Paul K. Dickman
It's time to take this thing off line. If you're interested in more information, please contact me on the side. My email address is correct.
Harold
Reply to
Harold and Susan Vordos
Thanks for your reply Paul, this information will be very useful going forward.
Take care,
- Ben
Reply to
Ben
Good luck
Pick Harold's brain fully. He knows more about this than anyone I know.
Ours was a seat of the pants operation. I only evolved because each time a billet of mokume didn't bond we were left with a 2 lb block of copper with a half oz of gold and silver in it.
Be very careful. The Nitric acid, it's fumes and the Chlorine fumes burned out of the precipitate are extremely hazardous.
We were in our twenties, and thought we would live forever.
Paul K. Dickman
Reply to
Paul K. Dickman
Just trying to avoid boring folks with what could be mundane details. I could certainly include you in the information I may provide-----but I hesitate to make everything public----if for no other reason, I'd not enjoy being responsible for some person following my instructions and then having problems. I'm not convinced I'm doing the right thing in helping someone accomplish a task that can be harmful to them. Refining presents many hazards.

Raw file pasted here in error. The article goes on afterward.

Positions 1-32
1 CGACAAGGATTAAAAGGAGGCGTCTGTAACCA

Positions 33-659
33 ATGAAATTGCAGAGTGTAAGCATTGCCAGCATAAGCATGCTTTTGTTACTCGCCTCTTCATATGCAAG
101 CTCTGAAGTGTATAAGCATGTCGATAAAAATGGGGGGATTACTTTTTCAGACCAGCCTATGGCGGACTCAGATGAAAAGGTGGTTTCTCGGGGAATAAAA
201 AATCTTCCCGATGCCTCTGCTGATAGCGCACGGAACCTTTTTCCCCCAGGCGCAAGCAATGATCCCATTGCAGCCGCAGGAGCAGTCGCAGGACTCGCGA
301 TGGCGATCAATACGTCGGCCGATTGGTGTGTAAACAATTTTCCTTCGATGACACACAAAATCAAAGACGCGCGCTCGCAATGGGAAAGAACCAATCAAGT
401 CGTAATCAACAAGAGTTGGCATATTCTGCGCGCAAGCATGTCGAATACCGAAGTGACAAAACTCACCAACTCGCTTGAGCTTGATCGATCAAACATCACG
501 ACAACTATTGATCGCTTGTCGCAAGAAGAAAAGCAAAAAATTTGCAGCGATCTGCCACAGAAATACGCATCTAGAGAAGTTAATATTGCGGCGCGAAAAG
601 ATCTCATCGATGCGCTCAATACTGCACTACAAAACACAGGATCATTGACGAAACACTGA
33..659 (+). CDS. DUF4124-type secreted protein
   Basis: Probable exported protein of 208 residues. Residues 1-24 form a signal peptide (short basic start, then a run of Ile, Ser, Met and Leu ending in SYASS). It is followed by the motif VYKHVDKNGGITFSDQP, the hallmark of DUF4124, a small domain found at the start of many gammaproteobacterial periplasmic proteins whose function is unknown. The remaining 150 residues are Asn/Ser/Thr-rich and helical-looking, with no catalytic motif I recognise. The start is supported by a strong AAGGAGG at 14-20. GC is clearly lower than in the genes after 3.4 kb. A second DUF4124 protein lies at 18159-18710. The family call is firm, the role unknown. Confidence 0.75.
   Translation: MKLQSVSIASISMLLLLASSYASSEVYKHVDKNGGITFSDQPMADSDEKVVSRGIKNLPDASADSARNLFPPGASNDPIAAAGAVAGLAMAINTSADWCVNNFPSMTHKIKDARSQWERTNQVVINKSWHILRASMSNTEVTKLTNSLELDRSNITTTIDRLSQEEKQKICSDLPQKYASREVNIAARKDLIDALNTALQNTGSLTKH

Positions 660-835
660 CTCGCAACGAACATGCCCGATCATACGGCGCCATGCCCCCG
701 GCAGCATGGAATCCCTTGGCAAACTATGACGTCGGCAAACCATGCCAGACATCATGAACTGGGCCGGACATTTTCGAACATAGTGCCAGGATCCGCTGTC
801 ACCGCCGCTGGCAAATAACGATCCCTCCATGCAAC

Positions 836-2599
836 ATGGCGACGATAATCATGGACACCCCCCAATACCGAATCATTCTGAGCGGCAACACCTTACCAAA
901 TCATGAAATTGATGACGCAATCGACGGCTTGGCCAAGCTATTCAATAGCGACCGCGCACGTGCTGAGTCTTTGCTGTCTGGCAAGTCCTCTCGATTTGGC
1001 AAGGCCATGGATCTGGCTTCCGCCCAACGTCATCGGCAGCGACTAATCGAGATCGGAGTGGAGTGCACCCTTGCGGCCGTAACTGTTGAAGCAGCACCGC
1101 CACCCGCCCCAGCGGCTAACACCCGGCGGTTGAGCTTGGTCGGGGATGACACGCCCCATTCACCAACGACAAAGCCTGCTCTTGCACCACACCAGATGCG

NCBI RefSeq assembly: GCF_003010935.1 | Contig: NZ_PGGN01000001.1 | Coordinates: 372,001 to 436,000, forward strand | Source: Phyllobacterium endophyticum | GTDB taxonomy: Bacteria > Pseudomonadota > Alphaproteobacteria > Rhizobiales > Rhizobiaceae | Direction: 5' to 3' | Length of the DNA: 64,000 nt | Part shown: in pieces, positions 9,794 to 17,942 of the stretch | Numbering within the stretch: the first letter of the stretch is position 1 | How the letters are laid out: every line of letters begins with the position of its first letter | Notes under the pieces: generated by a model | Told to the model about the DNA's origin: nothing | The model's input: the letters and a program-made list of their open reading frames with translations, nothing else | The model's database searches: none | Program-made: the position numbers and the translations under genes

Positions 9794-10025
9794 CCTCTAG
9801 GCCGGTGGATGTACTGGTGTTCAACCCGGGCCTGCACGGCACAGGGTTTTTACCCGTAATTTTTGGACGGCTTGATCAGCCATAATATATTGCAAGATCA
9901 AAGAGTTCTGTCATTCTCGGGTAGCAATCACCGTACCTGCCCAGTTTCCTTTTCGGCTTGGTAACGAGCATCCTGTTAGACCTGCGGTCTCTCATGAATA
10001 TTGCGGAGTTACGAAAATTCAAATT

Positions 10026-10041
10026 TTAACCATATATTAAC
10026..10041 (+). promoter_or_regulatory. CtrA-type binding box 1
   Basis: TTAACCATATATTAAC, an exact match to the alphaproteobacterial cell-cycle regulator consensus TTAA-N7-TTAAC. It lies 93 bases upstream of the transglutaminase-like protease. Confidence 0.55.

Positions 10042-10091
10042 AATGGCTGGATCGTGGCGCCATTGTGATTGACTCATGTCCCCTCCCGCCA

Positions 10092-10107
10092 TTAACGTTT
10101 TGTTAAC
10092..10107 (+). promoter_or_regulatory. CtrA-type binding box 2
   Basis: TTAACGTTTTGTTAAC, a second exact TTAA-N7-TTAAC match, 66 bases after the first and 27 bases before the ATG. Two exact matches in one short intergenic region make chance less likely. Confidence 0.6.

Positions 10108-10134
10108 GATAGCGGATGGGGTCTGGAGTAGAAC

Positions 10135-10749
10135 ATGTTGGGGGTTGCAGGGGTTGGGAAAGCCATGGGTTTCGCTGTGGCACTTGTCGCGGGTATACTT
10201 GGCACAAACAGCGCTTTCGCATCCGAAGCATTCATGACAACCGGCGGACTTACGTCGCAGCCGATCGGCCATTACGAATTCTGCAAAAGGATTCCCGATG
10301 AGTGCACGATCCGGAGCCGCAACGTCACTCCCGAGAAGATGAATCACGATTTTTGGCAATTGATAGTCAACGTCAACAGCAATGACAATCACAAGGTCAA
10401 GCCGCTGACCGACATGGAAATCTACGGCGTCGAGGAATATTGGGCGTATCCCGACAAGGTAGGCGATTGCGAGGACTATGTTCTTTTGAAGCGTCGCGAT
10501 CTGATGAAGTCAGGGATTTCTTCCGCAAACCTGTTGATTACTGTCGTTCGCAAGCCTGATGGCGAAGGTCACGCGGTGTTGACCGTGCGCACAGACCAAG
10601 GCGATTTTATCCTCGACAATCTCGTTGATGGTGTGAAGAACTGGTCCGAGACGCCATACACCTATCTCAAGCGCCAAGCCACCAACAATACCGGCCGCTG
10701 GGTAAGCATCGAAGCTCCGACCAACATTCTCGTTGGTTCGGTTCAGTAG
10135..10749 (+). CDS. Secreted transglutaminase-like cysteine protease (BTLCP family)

What to do? :-)
Harold
Reply to
Harold and Susan Vordos
On Fri, 19 Jan 2007 08:08:32 GMT in rec.crafts.metalworking, "Harold and Susan Vordos" wrote,
Want to make sure us lurkers don't learn too much, eh?
Reply to
David Harmon
Thanks Paul LOL....and I intend to pick his brain as much as his schedule...and patience allows for =)
Definitely understand and appreciate the caution. I won't bring anything on this property until I feel confident enough that I know how to handle it safely and (more importantly) know what to do in case of a mistake. Wife would not be happy with a haz-mat team showing up at the door, husband in cuffs...oh that would not be good.
Once again thanks to all, this group is awesome.
Take care,
- Ben
Reply to
Ben
Chuckle!
Nah, it's nothing like that. Now that I no longer make my living refining, I'm more than happy to help others, but I'm sure you realize that things I say can put me in an awkward position when some moron comes close, but doesn't follow instructions properly.
Working with nitric acid can be deadly------there are many explosive compounds so created----some of them very unstable. Simply combining one of the common household liquids with silver nitrate can be very interesting.
If people are prone to experimenting, not following instructions, I'd rather not be implicated when they blow up their house, or kill themselves. Years ago, when I was refining, a guy in town blew out a wall while refining. This guy had a doctorate in chemistry and should have known better. Maybe I was lucky, but I never had any of those problems. I learned from a book on refining, and I followed instructions.
Harold.
Reply to
Harold and Susan Vordos